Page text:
Beginning with the founding of the College of Education and continuing through the 1970s, many faculty members served the school systems in the fifteen surrounding counties through consultations, workshops, evaluations, and curriculum development projects. Some of these professional services were for payment, but many were provided free of charge by faculty who were dedicated to the mission and success of K-12 education.
By 1975, the amount of professional services being provided to K-12 schools reached a level that required coordination by the College of Education. Dr. Ray Urbanek served as the director of the newly-created Teacher Education Center in the College of Education for four years. He was followed as director by Dr. Rex Toothman in 1979.
The Teacher Education Center formalized the process of providing services by inviting the directors of staff development from each of the fifteen counties to meet with College of Education department chairs to hear the needs of K-12 schools and to identify the areas of expertise of the faculty members. In the early 1980s, the Florida Legislature decided to take $5 for each full time equivalent student in each county and dedicated it to staff development. Each county had to form a Teacher Education Center Council and determine how they wanted to spend their funding, but it must be spent with institutions of higher education, public or private, in or outside of the state.
Dr. Phil Pfost was appointed director of the USF Teacher Education Center in 1980 and provided excellent leadership for the next few years. Dr. Pfost said that the College of Education was fortunate because it already had established a foundation to work with the fifteen school districts in the service area. The College of Education had faculty who served on Teacher Education Councils in each of the fifteen counties. Staff development activities each year were provided by 100 to 120 faculty members from the College of Education and 15 to 20 faculty members from other colleges of the University. While requests primarily came from the fifteen surrounding countries there were also requests from Miami, Key West, and other parts of the state.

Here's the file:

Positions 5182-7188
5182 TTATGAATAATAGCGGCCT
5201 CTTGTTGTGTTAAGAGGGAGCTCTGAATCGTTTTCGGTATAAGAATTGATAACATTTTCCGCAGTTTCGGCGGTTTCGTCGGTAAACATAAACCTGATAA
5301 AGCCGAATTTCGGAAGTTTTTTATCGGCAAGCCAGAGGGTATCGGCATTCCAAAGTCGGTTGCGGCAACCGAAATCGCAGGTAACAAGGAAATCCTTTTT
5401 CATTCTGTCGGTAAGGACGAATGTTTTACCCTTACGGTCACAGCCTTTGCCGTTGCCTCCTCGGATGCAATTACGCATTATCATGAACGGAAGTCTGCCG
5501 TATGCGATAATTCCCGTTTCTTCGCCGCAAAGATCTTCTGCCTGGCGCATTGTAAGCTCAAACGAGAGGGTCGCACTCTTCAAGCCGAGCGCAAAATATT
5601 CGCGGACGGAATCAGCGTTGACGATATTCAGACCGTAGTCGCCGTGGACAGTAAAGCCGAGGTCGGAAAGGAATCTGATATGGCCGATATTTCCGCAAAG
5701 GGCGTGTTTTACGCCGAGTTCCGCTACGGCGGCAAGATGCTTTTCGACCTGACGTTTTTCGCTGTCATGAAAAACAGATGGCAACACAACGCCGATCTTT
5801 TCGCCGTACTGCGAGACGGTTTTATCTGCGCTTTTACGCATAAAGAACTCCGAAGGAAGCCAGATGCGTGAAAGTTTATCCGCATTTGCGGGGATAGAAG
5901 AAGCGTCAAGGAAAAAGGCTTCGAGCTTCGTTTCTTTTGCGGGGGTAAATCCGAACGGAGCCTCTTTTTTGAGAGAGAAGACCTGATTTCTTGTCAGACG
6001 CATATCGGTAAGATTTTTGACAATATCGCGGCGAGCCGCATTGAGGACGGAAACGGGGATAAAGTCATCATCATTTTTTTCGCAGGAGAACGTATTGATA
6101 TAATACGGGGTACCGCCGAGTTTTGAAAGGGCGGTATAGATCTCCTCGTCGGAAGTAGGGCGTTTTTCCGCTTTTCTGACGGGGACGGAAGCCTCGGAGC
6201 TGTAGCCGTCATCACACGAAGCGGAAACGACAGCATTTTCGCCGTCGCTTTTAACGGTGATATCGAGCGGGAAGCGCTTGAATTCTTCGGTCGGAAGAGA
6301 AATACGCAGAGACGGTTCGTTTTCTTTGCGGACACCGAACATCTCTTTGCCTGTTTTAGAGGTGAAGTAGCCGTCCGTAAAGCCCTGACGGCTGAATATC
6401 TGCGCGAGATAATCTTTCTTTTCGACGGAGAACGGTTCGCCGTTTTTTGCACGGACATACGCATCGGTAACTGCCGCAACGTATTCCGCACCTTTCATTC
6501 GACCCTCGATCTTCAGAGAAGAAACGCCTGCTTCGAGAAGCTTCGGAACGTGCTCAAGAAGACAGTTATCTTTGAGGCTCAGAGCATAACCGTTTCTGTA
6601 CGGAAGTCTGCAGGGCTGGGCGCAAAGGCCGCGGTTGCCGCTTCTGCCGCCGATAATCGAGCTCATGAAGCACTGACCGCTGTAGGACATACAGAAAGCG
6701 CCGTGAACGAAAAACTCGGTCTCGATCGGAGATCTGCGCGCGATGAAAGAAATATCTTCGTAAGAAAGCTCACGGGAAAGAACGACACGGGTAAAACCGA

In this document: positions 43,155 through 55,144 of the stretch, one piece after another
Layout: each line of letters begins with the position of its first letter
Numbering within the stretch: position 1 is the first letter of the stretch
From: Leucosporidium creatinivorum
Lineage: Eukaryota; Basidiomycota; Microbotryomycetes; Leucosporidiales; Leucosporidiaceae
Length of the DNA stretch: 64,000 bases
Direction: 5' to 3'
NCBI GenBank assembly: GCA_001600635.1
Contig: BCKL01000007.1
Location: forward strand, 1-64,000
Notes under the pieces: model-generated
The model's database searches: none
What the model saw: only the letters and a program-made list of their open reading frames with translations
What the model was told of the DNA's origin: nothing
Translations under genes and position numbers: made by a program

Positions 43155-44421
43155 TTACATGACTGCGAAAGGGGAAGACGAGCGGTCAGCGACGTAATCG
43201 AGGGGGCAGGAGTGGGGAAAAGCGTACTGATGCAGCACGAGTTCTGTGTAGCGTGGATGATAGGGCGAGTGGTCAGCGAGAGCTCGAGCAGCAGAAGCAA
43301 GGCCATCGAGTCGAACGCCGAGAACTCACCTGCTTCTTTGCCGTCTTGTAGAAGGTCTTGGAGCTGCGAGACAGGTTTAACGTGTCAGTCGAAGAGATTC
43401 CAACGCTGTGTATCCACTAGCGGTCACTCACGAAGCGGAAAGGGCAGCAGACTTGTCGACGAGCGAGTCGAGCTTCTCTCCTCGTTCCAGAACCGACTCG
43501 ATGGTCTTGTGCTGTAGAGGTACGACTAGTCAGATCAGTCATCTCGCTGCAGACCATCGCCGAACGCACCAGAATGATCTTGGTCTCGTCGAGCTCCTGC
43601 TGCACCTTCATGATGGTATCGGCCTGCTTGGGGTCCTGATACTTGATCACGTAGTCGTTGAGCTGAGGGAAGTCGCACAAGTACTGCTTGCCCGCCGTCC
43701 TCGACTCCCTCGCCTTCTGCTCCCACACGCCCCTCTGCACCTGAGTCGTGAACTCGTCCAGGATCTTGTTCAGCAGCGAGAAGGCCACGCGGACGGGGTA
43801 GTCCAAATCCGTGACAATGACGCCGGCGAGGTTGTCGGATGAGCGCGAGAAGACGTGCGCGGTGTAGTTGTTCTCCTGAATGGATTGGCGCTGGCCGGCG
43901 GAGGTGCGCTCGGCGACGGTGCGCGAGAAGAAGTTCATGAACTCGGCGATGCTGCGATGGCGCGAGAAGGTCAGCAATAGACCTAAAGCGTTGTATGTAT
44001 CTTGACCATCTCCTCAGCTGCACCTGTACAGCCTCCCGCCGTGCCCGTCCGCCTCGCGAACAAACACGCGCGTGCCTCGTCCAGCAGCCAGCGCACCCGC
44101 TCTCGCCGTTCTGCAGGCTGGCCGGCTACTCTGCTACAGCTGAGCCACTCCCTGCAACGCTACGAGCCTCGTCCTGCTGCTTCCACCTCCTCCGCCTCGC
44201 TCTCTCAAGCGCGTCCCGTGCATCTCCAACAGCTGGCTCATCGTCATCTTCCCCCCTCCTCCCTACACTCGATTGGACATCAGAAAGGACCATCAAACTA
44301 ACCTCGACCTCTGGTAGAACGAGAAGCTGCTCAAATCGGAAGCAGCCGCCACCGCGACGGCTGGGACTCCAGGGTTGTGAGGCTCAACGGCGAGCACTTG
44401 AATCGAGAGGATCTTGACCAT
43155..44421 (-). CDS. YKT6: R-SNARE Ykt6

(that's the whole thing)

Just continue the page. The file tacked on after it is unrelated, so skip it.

The faculty members were elated over the increased opportunity to provide services to K-12 schools and they were happy to be paid for some services that they previously performed for free. As clearly shown in Figure 1: “Where Florida school districts spent their Teacher Education Center dollars 1983-1990,” the College of Education faculty with nearly $500,000 paid by school systems each year provided almost twice the level of services at over 17,000 hours as any of the other seven state public universities. Unfortunately, the Florida Legislature decided to discontinue the highly successful Teacher Education Center Program in 1991. Since then, workshops and consulting services by College of Education faculty to K-12 School Districts have continued under different arrangements.